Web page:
A bidder in a tender for the provision of debt collection services to a local authority sought to disqualify the winning bid, inter alia, due the fact that the bid was relatively low priced compare to the tender estimation and due to the concern that it is a deficit and tactical proposal.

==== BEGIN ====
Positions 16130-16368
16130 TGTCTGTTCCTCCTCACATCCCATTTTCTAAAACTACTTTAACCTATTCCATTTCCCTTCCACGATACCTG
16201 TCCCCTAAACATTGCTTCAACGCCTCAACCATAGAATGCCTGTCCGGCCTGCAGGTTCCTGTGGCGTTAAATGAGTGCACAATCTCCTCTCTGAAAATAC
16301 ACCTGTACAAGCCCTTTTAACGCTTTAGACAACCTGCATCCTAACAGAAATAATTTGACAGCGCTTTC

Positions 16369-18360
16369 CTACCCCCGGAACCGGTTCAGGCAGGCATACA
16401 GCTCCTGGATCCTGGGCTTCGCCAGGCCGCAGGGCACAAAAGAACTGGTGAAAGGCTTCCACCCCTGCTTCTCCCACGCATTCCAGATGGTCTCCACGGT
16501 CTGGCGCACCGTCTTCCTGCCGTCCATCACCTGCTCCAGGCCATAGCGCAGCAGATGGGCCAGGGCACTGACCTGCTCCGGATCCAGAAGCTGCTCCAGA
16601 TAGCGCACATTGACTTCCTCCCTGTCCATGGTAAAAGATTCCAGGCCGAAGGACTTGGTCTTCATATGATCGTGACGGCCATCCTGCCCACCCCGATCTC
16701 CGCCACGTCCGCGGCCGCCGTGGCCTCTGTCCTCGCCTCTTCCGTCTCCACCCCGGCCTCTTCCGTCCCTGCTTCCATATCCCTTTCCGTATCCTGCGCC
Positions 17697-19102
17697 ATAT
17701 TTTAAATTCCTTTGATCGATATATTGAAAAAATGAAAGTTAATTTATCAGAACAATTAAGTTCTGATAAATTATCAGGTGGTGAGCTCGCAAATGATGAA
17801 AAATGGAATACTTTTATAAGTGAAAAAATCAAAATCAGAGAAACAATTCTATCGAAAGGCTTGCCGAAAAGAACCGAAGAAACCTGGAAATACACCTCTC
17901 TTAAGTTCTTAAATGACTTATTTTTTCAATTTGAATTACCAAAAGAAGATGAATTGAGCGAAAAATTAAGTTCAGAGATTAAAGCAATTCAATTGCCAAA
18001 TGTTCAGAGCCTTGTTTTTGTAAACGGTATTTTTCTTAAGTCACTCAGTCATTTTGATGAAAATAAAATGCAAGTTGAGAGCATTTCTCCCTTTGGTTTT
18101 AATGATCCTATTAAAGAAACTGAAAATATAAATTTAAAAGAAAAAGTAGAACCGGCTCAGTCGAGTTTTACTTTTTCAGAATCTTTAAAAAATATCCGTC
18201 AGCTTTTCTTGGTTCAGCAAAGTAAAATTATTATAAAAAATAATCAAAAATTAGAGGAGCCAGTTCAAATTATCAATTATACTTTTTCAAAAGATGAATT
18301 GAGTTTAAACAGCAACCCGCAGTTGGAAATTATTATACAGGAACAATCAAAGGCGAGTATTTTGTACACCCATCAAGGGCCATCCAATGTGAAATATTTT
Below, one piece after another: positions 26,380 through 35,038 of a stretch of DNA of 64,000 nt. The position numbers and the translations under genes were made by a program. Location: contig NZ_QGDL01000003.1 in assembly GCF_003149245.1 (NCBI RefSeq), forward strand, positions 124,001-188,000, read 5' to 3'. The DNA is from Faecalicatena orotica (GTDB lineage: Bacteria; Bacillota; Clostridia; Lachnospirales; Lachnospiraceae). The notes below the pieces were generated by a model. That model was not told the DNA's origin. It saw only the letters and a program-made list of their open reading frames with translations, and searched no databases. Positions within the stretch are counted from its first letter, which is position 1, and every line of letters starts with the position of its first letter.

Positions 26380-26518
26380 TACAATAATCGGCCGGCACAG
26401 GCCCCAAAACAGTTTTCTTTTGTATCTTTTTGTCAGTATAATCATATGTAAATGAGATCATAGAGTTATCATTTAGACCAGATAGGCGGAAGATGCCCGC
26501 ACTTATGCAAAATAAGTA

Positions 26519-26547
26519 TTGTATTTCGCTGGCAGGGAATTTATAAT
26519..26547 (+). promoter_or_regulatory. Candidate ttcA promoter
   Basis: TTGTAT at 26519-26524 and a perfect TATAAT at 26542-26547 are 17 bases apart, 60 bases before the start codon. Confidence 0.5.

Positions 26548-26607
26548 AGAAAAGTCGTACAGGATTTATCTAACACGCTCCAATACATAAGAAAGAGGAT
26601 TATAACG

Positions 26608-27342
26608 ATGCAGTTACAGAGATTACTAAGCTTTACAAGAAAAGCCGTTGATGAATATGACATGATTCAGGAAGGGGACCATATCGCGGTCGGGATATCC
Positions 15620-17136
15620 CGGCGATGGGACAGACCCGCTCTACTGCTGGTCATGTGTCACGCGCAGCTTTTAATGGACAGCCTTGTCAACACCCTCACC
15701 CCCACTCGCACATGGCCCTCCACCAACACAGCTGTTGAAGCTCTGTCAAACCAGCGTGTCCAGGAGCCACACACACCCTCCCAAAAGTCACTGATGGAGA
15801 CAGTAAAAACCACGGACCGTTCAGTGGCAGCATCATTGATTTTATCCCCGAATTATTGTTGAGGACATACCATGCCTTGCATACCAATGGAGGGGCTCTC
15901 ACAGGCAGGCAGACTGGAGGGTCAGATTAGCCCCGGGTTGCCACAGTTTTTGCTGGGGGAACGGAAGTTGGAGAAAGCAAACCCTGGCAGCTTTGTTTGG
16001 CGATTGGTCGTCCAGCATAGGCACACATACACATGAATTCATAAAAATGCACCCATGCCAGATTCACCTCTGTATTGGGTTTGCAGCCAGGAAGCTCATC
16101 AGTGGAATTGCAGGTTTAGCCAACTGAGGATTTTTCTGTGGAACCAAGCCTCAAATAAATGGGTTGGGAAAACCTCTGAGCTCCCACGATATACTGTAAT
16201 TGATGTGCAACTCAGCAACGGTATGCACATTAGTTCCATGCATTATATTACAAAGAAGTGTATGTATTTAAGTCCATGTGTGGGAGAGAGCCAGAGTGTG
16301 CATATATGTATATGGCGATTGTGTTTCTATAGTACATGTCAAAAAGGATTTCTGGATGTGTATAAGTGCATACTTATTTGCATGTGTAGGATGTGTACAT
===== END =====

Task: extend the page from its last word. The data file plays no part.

The Court dismissed the petition and held that a cheap bid does not necessarily indicate a deficit or tactical bid. The purpose of the tender estimation is to set a standard for the reasonableness of the bids submitted in the tender. Deficit bids that deviate from the tender estimate raise an inherent concern that the bidder will not be able to fulfill its obligations and comply with the provisions of the agreement between it and the authority or that the service provided to the authority will be of a poor standard. However, not every nonprofitable bid is to be disqualified and this is at the discretion of the Tenders Committee. Here, the winning bidder is a long-standing company that provides collection services nationwide. Although the bid was relatively law priced, and seems to have low profit margins, the Tenders Committee was convinced that this is not a deficit or tactical bid and the winning bidder is well capable to provide the service without compromising their quality. Therefore, this is not an unreasonable decision that justifies disqualification of the bid.